U.S. pressures for policy changes than in the past, the coming global adjustments will also be best achieved with closer cooperation between the United States and the EU over monetary policy and fiscal policy. Absent such cooperation, the disruptions that can be anticipated during an adjustment process distorted by glaring currency manipulations could create a serious protectionist backlash in global trade relations.

The risks of U.S. failures in sustaining either dimension of its power, or both, should not leave Europe indifferent. However awesome Europe’s transformation, and however real its ability to exert genuine influence in the world, its past achievements and renewed capacity to act have been mostly measured under conditions of U.S. successes; Europe has not been truly tested in the context of U.S. failures comparable to what would follow an inability to complete well what was started, arguably unevenly, in Afghanistan, Iraq, and elsewhere. Nor has Europe been seriously tested, since the end of the Cold War, under conditions of a lasting slowdown in overall U.S. economic activity with recessionary implications for the global economy. That, economics and security, is the linkage that matters most: now that the unifying threat raised by the Soviet Union during the Cold War is gone, transatlantic commercial ties best serve to illustrate and ensure the need for continued cooperation in the face of mounting divisions in political and security relations.

In short, for all the differences that exist between the United States and the states of Europe, and for all the personal clashes between heads of state and government on

both sides of the Atlantic, Europe matters to America, and America to Europe, because converging concerns, compatible values, and overlapping interests make of each the other’s partner of choice.

When thinking about the future, the pull of allegedly irresistible analogies is eerie.

Which parallels will best apply—those, encouraging, of 1949 and 1957, which range from the Washington Treaty to the Rome Treaties, or those, troubling, of 1914 and 1929? Succumbing to the best of these analogies would be complacent, but giving in to the worst of them would be unduly defeatist. In a moment impregnated with a certain air of destiny, what is most needed is threefold: a will for partnership and a will for union nurtured by the historically extraordinary achievements that lie behind, but reinforced by the compelling challenges that stand ahead; an efficacy of action, centered on the most urgent issues of the moment—including Iraq, Iran and the Israeli-Palestinian conflict, as well as Cold War legacies that still abound outside the Euro-Atlantic zone; and a test of vision, related to the various non-military dimensions of the war on terror, the control of catastrophic weapons able to inflict mass destruction on its civilian targets, and the management of a new multipolarity populated by fallen empires, meaning Russia, and ascending powers, including China and India. What all three tests have in common is their urgency. For even over the vision thing—the passing of the unipolar moment and the coming of a new multipolar world—the long term has run out of time, locking events into a short term timetable for which we, on both sides of the Atlantic, may not be fully prepared.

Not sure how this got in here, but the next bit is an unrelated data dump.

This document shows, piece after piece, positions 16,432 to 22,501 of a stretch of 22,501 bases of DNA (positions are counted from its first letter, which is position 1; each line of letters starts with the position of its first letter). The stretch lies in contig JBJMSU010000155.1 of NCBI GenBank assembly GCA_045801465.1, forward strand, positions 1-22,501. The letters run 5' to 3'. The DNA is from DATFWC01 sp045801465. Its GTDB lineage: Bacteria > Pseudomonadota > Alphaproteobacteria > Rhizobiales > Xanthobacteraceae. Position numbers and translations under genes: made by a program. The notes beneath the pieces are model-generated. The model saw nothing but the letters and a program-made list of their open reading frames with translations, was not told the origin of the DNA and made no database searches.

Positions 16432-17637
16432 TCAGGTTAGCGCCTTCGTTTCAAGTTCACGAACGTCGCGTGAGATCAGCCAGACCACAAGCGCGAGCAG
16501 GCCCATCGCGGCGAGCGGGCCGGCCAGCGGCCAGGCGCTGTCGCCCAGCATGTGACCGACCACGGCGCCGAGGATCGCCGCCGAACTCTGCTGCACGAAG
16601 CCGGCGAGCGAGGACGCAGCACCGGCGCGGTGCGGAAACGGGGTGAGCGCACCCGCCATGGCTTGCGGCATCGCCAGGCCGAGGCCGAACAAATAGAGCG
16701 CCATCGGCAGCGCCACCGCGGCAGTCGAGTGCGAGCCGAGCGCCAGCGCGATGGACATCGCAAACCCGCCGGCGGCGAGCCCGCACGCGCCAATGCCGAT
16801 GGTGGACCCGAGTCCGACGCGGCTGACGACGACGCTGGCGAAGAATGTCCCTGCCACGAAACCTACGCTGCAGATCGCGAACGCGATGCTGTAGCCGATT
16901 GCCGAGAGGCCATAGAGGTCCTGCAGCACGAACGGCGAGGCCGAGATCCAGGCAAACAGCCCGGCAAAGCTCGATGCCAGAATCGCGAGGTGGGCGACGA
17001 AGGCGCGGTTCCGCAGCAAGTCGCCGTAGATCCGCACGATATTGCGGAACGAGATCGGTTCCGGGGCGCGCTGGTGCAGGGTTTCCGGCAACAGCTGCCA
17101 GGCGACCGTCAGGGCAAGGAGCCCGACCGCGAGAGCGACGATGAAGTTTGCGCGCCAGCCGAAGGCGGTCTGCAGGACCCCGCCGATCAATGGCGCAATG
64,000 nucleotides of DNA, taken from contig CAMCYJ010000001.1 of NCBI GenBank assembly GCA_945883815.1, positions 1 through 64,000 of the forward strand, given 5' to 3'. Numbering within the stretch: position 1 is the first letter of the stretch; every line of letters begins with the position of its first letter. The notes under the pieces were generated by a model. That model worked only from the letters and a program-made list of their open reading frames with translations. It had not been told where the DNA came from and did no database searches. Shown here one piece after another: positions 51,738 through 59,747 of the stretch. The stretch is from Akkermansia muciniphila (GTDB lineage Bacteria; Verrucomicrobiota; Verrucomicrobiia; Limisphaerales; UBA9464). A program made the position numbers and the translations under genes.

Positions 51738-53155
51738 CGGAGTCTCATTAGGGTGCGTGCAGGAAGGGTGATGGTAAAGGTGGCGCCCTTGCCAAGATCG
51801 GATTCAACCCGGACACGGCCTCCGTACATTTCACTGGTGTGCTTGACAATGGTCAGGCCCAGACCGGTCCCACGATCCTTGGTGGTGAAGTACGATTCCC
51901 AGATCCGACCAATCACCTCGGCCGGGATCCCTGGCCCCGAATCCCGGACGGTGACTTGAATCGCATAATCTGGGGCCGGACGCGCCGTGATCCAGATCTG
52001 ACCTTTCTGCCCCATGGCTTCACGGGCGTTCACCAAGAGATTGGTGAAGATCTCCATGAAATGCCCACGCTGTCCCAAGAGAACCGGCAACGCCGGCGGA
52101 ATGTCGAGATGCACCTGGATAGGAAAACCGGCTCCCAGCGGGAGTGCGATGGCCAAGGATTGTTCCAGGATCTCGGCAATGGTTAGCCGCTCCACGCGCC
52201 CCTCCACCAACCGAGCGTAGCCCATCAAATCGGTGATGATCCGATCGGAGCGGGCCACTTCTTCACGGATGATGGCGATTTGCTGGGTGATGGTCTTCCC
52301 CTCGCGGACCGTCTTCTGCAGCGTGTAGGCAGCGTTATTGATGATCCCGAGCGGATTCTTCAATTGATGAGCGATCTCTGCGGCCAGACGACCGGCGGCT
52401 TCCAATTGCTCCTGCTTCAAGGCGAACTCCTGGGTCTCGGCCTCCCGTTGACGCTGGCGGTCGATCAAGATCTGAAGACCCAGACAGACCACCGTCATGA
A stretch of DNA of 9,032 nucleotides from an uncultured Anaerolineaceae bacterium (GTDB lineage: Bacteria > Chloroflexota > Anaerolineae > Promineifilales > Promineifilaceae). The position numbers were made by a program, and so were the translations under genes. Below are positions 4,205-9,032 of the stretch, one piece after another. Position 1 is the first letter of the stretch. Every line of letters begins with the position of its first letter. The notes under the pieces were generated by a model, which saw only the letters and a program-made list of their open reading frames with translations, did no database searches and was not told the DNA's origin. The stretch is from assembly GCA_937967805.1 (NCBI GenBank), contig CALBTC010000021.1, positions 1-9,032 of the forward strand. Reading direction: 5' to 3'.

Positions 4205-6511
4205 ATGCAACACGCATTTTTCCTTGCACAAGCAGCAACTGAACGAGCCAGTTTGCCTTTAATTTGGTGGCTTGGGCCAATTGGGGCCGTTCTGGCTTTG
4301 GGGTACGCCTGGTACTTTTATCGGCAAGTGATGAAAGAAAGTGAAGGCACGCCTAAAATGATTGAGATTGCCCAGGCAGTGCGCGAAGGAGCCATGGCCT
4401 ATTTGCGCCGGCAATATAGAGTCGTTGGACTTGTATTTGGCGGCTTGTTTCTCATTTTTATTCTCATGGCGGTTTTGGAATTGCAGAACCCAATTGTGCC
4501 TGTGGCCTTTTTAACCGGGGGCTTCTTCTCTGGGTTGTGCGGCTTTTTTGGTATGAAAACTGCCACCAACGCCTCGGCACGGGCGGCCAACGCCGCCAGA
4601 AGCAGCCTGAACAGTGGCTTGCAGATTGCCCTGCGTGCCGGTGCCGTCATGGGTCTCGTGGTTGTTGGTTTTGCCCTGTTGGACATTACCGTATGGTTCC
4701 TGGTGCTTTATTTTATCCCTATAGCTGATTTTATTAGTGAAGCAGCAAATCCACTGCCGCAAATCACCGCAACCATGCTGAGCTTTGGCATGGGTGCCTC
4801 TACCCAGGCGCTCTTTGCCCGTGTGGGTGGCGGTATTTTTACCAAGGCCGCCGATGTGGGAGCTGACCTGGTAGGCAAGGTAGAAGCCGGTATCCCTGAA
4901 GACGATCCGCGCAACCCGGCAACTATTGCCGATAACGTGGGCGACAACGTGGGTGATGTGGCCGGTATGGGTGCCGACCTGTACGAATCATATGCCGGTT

TESTS OF WILL

For nearly five decades, Europe’s transformation has depended on several main

conditions that influenced the scope, pace, and success of each new initiative embraced by a growing number of European states: robust, sustained, and widely shared economic growth; stable and confident centrist national leadership able to resist pressures from both political extremes; a reliable core of at least two of Europe’s largest states, able to pull the other members within the community; credible U.S. support, often extended at